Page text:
As an experiment, We prepare different chits and write down different stocks name on those piece of paper. Then we give it to different monkeys to pick it for a week. Few come out as a winner and few as losers. We continue playing the same with winners only. Over some time, one monkey comes as a right in all the time. The media calls that monkey a successful monkey and call everyone to understand his success mantra.
This is an outcome bias; we tend to evaluate decisions based on the result rather than on the decision process. When a person has a good performance track record of stocks picking then we consider him as a good stock picker or an expert rather than knowing the process or it can be possible that past results can be due to pure luck. I met few fund managers who do not read books or annual reports thoroughly but they have survived for 10-12 years so people call them successful and an expert.
In conclusion: never judge a decision purely by its result, especially when randomness or ‘external factors’ play a role. A bad result does not automatically indicate a bad decision and vice versa. So rather than tearing your hair out about a wrong decision, or applauding yourself for one that may have only coincidentally led to success, remember why you chose? what you did?. When we start understanding the process behind success, then we can easily recognize success as a part of luck or efforts.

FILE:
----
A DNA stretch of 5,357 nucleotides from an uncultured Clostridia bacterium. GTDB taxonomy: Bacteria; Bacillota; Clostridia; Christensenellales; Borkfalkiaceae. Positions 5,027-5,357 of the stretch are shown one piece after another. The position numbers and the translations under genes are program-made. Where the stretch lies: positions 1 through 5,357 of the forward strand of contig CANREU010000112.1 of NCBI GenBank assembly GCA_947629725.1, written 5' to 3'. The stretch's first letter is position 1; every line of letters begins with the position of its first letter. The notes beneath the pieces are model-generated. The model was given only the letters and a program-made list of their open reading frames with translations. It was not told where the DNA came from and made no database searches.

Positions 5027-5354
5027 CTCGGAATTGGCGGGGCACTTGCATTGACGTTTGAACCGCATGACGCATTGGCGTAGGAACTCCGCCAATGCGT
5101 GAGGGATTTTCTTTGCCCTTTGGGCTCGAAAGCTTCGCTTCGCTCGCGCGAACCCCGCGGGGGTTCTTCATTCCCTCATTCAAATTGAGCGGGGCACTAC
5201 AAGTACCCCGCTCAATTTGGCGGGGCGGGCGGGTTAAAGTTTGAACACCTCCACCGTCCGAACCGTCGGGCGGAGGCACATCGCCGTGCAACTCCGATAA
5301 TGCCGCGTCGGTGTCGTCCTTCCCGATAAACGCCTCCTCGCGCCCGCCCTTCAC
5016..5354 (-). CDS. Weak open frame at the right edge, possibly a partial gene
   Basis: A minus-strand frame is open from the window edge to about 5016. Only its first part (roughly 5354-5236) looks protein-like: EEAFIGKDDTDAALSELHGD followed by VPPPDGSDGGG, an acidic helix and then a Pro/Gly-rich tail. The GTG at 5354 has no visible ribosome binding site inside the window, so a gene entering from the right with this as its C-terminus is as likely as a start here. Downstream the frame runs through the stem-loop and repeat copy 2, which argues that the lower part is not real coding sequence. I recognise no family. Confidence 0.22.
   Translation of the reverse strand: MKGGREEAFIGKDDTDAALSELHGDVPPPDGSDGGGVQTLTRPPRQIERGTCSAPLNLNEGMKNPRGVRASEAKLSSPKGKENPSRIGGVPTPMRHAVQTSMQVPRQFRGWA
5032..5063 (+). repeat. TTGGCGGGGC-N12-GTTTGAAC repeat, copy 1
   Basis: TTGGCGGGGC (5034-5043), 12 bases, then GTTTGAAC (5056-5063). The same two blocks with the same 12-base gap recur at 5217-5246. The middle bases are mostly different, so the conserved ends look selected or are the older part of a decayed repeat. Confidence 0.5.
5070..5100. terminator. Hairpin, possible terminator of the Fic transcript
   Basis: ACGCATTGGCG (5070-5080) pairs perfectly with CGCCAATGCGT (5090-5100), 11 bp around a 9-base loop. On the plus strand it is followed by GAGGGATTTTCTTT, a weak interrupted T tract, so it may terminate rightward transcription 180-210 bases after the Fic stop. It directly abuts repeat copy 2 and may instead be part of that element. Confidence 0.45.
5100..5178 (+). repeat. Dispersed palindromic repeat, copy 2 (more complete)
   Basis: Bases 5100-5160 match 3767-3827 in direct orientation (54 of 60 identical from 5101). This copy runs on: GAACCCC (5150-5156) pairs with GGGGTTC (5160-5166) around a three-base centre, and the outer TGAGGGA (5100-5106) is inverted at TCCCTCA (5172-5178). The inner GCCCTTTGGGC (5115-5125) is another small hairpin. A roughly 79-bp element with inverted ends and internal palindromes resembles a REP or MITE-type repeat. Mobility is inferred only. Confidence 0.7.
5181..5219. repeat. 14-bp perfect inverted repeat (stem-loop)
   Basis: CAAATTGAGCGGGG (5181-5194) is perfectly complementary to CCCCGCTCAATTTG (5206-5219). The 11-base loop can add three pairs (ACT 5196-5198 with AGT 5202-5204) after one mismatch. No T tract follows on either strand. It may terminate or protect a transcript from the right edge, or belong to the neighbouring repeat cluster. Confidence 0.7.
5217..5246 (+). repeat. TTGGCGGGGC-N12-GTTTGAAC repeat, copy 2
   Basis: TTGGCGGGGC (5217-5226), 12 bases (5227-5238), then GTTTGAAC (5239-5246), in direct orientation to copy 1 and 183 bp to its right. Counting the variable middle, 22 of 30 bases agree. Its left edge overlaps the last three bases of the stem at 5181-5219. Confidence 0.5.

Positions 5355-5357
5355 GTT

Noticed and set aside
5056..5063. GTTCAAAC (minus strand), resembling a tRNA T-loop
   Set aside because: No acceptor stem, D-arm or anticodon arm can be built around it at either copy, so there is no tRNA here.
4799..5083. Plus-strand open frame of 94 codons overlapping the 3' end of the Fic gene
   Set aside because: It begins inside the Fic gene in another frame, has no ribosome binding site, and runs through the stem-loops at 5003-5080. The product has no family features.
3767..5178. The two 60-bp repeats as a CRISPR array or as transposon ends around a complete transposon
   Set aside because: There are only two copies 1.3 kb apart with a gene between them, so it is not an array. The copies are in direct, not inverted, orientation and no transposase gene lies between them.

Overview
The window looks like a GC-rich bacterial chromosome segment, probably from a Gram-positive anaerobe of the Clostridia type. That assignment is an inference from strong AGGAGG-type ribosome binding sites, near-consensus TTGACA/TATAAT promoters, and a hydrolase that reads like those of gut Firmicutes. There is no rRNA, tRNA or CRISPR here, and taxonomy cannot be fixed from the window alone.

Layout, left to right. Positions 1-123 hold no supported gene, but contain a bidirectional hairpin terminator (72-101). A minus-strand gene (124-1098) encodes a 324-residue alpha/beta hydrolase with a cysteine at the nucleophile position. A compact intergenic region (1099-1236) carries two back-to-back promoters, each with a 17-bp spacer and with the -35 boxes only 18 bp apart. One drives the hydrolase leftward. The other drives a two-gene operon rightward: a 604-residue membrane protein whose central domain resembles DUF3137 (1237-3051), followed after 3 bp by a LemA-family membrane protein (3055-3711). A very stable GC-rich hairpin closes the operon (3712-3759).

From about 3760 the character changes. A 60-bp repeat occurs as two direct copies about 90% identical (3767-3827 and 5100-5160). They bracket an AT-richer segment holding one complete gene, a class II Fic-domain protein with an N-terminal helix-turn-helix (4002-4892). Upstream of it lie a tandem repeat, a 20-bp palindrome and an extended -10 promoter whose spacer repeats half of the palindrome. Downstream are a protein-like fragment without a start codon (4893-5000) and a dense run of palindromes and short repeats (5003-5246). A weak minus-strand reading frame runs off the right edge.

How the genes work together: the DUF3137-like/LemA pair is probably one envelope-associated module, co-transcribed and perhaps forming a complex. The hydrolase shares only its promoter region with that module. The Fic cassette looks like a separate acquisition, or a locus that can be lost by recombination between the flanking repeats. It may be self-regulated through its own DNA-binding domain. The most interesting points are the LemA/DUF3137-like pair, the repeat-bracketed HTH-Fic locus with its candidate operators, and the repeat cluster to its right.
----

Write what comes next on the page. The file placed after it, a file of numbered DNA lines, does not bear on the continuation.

There are two types of knowledge. First, we have real knowledge. We see it in people who have committed a large amount of time and effort to understand a topic.
The second type is chauffeur knowledge – knowledge from people who have learned to put on a show. These people just make show that they know everything but they just speak what they have heard from the source. They speak as per the predefined script ready for them.
Any fool can know. The point is to understand. – A. Einstein
Investment – It is difficult to judge who is an expert and who has just a bird view of knowledge.
In 1998 Wesco meeting, Charlie Munger Quoted –
I try to get rid of people who always confidently answer questions about which they don’t have any real knowledge. To me, they are like the bee dancing its incoherent dance. They are just screwing up the hive.
Mr Warren Buffett suggests us to decide what we know and stay with it, what he calls a circle of competence. Mr Munger suggests that the size of the circle is not important but important is, we stay within its limit well. If we do not know anything, we should simply say we don’t know rather act as an expert. I also faced such problems during the initial days of my career. I considered people with Chauffeur knowledge as an expert until I do not meet real experts.
In the stock market, we meet many people who act as an expert but the majority of them not. We have to carefully check their knowledge before trust on them. We have to understand their investment philosophy and process before making a judgement of them. True experts recognize the limits of what they know and what they do not know. If they find themselves outside their circle of competence, they keep quiet or simply say, ‘I don’t know.’ We also have to perform the same for becoming an expert in our field.